4. Both Leto and Paul made their decisions on marriage for political reasons. Do you agree with their choices?
5. What was your favorite part in this section of the book?
6. One of the things I noticed in the discussions last week was Herbert’s use of the word “jihad.” What do you think of Herbert’s message about religion and politics?
This week, it was my turn to provide questions, and I came up with a whole bunch, but suggested that people choose whichever ones they felt like discussing. This way, everyone’s posts will be a little different.
our story so far:
The Harkonnens have retaken Arrakis with the help of the Emperor’s Sardaukar shock-troops. the few surviving members of the Atreides household have gone to ground, and after being rescued by the imperial planetologist Kynes, Jessica and Paul escape in an ornithopter. Believed dead by the Harkonnens, Paul and Jessica take advantage of the mythos planted on Arrakis by earlier Bene Gesserit sisters. But maybe Paul is the child of the prophecy? His Mentat and Bene Gesserit trainings combined with intense quantities of Spice awaken his prescience ability. The futures that Paul sees are either brutal and bloody, or steeped in stagnation. Is there no middle ground?
Meanwhile, Baron Harkonnen is grooming one awful nephew after another to inherit control of Arrakis.
Taken in by a Fremen tribe, Paul and Jessica are tested, and then accepted into the tribe so quickly they can barely think about it before it happens. Plans within plans, and circles within circles, this is only the beginning for those destined to live our their days on the desert planet Arrakis, known as Dune.
Of the handful of questions I put forth, here are the ones I’ll be discussing after the jump:
Was Liet’s identity a surprise? who do you think he really works for?
What do you think of Count Fenring’s unusual verbal mannerisms?
The center portion of the book is still pretty dialog heavy, but what I’ve noticed is the subtlety of the dialog. Things left unsaid are often more important than things that are said. What do you think of that as a stylistic choice? does it make the dialog more interesting? less interesting?
Dune was written in the 60’s. Does it feel dated to you? How does it compare, writing style-wise, to more contemporary science fiction you’ve read?
Hi Everyone, and welcome to the Dune Read-along! If you are posting your thoughts in your blog as well, please visit Stainless Steel Droppings and add your link so others can find you. If you aren’t posting related threads on your blog, no worries, you can post your thoughts in this thread, or anywhere else you’d like. This past week, we read the first “book” within Dune, called “Dune” (wow, that was redundant!), and Carl from Stainless Steel has provided some excellent discussion questions.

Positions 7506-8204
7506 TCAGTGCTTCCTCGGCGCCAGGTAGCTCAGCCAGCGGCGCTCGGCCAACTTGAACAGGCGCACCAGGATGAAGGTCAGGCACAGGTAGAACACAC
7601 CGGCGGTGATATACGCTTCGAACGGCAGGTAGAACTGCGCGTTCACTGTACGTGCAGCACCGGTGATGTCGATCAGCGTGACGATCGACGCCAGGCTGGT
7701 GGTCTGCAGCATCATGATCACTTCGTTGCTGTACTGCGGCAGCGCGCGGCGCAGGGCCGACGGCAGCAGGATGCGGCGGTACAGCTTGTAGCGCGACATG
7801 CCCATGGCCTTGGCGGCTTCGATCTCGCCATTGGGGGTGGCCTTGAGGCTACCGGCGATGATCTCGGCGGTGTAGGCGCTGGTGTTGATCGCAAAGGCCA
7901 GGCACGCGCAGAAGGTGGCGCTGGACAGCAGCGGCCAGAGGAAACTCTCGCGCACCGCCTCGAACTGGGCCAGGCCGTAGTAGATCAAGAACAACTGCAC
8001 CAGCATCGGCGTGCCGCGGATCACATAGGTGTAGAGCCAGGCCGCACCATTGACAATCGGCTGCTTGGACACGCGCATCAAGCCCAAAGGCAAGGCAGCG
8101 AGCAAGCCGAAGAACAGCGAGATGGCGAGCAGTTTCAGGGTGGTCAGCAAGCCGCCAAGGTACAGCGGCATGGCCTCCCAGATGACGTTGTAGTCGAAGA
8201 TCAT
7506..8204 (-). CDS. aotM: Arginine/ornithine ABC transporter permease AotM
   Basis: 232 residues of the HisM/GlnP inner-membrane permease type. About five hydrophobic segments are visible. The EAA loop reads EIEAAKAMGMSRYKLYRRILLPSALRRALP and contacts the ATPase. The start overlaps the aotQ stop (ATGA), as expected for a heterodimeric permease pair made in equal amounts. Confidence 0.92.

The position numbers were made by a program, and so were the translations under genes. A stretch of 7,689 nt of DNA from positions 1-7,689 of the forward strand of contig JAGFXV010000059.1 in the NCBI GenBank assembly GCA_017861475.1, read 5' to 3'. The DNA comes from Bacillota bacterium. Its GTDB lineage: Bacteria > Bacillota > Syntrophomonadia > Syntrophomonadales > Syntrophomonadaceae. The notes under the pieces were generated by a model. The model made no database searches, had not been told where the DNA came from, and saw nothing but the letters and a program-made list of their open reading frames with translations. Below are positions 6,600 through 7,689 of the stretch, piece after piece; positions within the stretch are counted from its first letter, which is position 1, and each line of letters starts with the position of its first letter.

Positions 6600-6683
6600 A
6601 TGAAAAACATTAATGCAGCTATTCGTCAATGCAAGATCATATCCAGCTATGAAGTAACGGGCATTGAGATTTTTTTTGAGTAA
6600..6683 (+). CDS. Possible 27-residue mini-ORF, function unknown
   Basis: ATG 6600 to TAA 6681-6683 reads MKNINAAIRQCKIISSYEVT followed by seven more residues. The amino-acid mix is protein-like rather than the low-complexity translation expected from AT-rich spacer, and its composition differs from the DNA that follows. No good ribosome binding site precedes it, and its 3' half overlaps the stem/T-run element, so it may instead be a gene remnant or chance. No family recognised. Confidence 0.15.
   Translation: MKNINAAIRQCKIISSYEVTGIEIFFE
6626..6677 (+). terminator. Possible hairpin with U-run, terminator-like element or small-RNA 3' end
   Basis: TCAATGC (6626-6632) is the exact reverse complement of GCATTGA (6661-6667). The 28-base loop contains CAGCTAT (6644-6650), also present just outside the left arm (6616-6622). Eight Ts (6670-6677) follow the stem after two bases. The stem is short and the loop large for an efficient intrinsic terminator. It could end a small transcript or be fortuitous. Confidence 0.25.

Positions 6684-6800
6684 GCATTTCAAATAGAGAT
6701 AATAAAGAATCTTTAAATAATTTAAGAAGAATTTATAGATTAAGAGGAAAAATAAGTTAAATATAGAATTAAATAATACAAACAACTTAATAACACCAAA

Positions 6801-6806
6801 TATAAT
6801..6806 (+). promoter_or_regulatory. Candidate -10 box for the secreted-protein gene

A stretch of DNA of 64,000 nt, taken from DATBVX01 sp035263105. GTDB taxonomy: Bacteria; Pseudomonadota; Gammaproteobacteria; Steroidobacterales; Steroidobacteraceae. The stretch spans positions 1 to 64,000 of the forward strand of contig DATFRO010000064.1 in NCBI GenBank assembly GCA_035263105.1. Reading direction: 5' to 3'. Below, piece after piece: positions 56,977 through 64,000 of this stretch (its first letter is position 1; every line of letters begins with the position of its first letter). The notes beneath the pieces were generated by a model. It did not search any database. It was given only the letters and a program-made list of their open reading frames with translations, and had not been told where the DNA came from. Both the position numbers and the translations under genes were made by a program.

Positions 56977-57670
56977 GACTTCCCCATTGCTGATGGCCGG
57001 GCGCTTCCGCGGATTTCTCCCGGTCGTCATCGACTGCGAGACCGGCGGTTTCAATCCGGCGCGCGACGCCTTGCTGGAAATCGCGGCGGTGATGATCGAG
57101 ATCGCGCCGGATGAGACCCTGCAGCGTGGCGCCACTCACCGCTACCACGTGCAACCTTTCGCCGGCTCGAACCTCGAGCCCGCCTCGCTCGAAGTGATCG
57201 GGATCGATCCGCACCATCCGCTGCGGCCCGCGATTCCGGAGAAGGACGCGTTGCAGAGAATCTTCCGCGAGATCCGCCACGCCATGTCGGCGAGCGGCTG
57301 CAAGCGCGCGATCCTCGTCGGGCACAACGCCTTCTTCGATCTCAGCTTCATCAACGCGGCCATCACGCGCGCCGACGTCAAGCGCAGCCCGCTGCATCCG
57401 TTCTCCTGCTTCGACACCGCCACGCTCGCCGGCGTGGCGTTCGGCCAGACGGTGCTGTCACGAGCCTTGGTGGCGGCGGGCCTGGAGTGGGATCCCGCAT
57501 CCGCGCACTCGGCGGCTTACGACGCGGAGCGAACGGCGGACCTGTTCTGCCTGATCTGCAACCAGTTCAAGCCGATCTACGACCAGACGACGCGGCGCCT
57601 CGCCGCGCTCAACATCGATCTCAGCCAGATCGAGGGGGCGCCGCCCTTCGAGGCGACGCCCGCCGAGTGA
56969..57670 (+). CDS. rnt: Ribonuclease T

If you haven’t read this book, or haven’t finished this section, be warned, spoiler ridden postings ahead. Behind in reading? no worries, come back and visit whenever you’re ready.
here are Carl’s questions, and I’ll provide my detailed answers after the jump.
1. What, if any, preconceived ideas did you have before you started reading Dune and how has the first section measured up to those preconceptions?
alternate Question 1 for those who’ve read the book before:
Did you see anything in this first section of the book that either you hadn’t seen before or that you had forgotten about, anything that stood out to you?
2. What did you think about the plot device of the early revelation that Yueh was to be the traitor?
3. What was your favorite part of this first section? Which character(s) do you find most interesting and why?
4. Did the revelation about the Harkonnen surprise you? Why or why not? Thoughts.
5. Finally, please share some overall thoughts on this first section of the book. Are you finding it difficult to follow? Easy to understand? Engaging? Boring? Just share what you are thinking thus far.
And my answers:
It’s a classic! You know you want to! Or you are least curious to see what spawned a weird Lynch movie, two scifi channel miniseries, and at least one board game (and yes, I’ve seen and played them).
Check out the post that started it all over at Stainless Steel Droppings. Carl of Stainless Steel, Kailana of The Written World and myself will be each be hosting discussions for a different part of the novel. I’ll be hosting the 2nd portion, which will be the 2nd week of July, and of course I’ll be posting links to their discussions as well.
so mark your calendar for this friday, July 1st, brush off your copy of Dune, be it original cover art, your movie tie-in edition, your 40th anniversary special edition, be it well loved or barely cracked open. . . and remember to walk without rhythm!
full disclosure: Dune is a long time favorite of mine. I read it for the first time when I was about 15, and it was a game changer for me. by the time I was 19, I’d read the entire series of six, and even sort of understood the last 2 books! if it has something to do with this series, i’ve probably read it, seen it, listened to it, or played it. I iz a dune-head. Even more geekiness: when my other half and I got our first apartment and blended our book collections, we found we had 3-4 copies of each book in the series.
additional full disclosure: I’ve read the first Herbert/Anderson “prequel” – it struck me as an okay book, but not very Dune-ish. I do not consider the “prequels” to be Canon.
Interested in joining us? leave a comment here, or comment over at Stainless Steel Droppings, so we can make sure you get the discussion questions over e-mail. or just join in anyways. :)